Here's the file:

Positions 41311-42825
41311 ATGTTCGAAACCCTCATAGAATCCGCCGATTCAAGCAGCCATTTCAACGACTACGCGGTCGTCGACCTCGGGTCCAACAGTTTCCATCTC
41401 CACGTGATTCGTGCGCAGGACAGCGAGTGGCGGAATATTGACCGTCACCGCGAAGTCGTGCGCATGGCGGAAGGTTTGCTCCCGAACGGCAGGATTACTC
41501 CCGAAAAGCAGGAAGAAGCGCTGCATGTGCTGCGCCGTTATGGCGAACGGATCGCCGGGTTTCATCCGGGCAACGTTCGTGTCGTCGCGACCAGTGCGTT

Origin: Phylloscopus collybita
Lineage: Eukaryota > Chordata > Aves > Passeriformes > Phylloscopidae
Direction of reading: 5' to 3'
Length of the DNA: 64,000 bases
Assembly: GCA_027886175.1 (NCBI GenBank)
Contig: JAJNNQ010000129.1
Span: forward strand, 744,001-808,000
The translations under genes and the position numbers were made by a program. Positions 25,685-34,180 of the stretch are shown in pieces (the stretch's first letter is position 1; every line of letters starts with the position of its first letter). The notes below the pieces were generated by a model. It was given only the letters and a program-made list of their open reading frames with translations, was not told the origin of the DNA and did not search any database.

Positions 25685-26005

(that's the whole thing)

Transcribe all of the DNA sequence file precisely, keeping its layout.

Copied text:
Positions 41311-42825
41311 ATGTTCGAAACCCTCATAGAATCCGCCGATTCAAGCAGCCATTTCAACGACTACGCGGTCGTCGACCTCGGGTCCAACAGTTTCCATCTC
41401 CACGTGATTCGTGCGCAGGACAGCGAGTGGCGGAATATTGACCGTCACCGCGAAGTCGTGCGCATGGCGGAAGGTTTGCTCCCGAACGGCAGGATTACTC
41501 CCGAAAAGCAGGAAGAAGCGCTGCATGTGCTGCGCCGTTATGGCGAACGGATCGCCGGGTTTCATCCGGGCAACGTTCGTGTCGTCGCGACCAGTGCGTT

Origin: Phylloscopus collybita
Lineage: Eukaryota > Chordata > Aves > Passeriformes > Phylloscopidae
Direction of reading: 5' to 3'
Length of the DNA: 64,000 bases
Assembly: GCA_027886175.1 (NCBI GenBank)
Contig: JAJNNQ010000129.1
Span: forward strand, 744,001-808,000
The translations under genes and the position numbers were made by a program. Positions 25,685-34,180 of the stretch are shown in pieces (the stretch's first letter is position 1; every line of letters starts with the position of its first letter). The notes below the pieces were generated by a model. It was given only the letters and a program-made list of their open reading frames with translations, was not told the origin of the DNA and did not search any database.

Positions 25685-26005